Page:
"My child, my son, Duryodhana!
Why have you thrown away
Your golden crown and jewels
And the pomp and pride of the king of the Gods
And all the show of splendour and prowess
Thus deserting me and your dear father'
All so suddenly? My heart breaks at this sight.

Are you, who used to lie in a silken bed,
Now lying lifeless in a pool of blood?
Maruti in great anger has smashed
Your leg and killed you thus.
I cannot bear to see this, alas!"
So Gandhari ran and fell and rolled round
Then fainted and woke up and again
Cried in great grief and began to say.....

He is most eloquent when he comes to praise Rama or Krishan. The visual power of the following description of Krishna in the thick of the battle is indeed marvellous:
The colourful peacock feathers fixed in a row
And brought together and tied up on the top
With the heavy tresses so like dark clouds,
The jewelled diadem with its glitter and glow,
The dangling little curls on the forehead,
The tiny particles of dust on them,
The tilak too moist with sweat,
The beauty of the brows that keep moving
To create, protect and destroy and world,
The eyes that reflect the changing sentiments
With pity and compassion for the lowly and
Anger towards the cruel and the wily,
Love for the lovely, wonder at the squabble,
Laughter for the stupid, terror for the foes,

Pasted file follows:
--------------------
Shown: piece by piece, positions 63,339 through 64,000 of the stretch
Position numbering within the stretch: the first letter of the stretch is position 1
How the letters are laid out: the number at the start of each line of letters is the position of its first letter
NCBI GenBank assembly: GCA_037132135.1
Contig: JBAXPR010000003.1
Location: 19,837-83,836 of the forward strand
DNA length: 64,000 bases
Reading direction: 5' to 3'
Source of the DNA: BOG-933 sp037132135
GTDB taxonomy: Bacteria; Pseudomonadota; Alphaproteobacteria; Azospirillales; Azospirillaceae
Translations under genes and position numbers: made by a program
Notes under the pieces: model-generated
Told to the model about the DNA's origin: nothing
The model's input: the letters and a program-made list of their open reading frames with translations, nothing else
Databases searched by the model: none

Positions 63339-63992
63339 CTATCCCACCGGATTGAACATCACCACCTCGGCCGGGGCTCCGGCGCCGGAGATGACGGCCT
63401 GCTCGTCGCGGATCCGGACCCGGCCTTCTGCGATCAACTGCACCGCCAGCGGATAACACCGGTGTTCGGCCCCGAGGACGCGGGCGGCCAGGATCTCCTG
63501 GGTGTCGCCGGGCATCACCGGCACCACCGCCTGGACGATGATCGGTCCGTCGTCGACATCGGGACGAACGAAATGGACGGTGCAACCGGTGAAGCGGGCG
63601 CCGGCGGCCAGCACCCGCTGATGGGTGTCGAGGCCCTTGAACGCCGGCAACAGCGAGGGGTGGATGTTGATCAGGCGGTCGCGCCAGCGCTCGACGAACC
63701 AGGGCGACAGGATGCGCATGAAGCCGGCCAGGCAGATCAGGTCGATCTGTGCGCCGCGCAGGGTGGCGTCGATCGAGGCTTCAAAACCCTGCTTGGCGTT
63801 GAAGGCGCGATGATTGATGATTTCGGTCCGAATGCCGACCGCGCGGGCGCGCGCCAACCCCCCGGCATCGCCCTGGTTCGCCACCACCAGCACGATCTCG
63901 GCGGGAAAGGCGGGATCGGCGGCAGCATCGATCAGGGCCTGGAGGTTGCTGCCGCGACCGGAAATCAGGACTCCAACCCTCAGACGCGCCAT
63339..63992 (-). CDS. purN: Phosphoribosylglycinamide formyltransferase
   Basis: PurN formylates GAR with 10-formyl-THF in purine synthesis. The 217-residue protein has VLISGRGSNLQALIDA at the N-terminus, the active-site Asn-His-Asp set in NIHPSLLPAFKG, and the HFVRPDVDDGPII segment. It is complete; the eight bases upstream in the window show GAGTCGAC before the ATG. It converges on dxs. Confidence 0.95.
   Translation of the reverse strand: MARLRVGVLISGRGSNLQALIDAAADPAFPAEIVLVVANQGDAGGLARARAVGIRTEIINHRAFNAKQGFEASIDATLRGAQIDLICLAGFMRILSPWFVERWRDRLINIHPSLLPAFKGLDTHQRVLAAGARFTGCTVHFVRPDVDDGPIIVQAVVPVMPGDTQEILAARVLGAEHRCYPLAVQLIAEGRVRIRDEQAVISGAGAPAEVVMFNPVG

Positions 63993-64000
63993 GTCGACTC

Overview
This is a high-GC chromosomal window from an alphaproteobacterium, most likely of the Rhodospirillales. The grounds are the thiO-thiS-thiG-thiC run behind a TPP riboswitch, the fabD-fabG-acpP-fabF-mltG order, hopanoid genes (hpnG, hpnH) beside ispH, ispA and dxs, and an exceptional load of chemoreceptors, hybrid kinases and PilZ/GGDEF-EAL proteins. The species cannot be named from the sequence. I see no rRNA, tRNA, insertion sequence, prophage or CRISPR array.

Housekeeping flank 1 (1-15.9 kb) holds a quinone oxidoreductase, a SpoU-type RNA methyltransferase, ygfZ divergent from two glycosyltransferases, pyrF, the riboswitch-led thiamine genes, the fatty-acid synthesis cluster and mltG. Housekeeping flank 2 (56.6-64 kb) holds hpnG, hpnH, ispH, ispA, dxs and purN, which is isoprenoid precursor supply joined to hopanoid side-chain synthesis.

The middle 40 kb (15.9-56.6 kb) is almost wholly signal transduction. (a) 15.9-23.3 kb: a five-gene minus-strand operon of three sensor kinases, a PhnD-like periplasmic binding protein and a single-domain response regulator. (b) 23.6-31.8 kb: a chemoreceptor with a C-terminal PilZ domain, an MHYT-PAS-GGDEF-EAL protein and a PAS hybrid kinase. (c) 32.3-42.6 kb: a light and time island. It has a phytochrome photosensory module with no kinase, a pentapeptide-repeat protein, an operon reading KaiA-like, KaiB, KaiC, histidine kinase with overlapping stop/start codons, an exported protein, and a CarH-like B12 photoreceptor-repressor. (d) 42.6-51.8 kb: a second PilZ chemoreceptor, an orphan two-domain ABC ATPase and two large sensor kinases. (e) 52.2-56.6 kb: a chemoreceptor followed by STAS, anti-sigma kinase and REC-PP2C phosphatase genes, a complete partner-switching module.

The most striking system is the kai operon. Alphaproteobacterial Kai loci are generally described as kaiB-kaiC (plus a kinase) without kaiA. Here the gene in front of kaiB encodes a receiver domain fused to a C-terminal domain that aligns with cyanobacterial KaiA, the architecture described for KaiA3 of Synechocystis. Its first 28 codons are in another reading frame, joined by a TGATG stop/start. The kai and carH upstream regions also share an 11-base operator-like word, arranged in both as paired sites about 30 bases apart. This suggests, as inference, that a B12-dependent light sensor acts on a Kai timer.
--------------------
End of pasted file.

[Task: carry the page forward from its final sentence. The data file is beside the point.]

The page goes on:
The cheeks that reflect the jewelled ear-rings,
The lotus face, the nose with, beads of sweat,
The glowing smile and the lovely lips,
Garlands swaying on the breast
Made of tulsi and lotus and and tender leaves,
Strings of rubies and Kaustubha jewel
Around the neck, the whip in hand
The breast smeared with kumkum,
The bright yellow clothes, the anklets,
The twin lotus feet, as in my heart,
So saw I clearly in the chariot to my joy.

The choice of the metres in each of the six cantos of Adhyatma Ramayana is itself an unmistakable indication of Ezhuthachan's native sense of the cultural moorings of his people: Keka for Balakandam, Kakali for Ayodhya, Keka again for Aranya followed by Kakali for Kishkindha, with a sudden change over to Kalakanchi in Sundarakanda and return to Kakali for the Yudhakanda. The changes in the tempo are clearly marked in these variations. The purely narrative portions have an even flow which is never allowed to drag. The slow-motion unfolding of beauty at close quarters is often rendered in appropriate metrical pattern as in the leisurely description of the childhood of Rama and his three brothers. Hanuman's leap to Lanka and his dangerous pranks there, are rendered in passage marked by a quicker tempo. The intimacy one feels in reading Ezhuthachan is accounted for by the efficient handling of the linguistic resources.
With his absolute sincerity, his adept skill in the use of language, his total dedication to poetry and religion, his disarming humility, Ezhuthachan was able to create and establish once and for all a language, a literature, a culture and a people. In later times, whenever there was a deviation or distortion in the cultural trend, the return to the central native tradition was facilitated by a true recognition and fresh realization of what Ezhuthachan had done and had stood for. He is thus a magnificent symbol or a great cultural monument.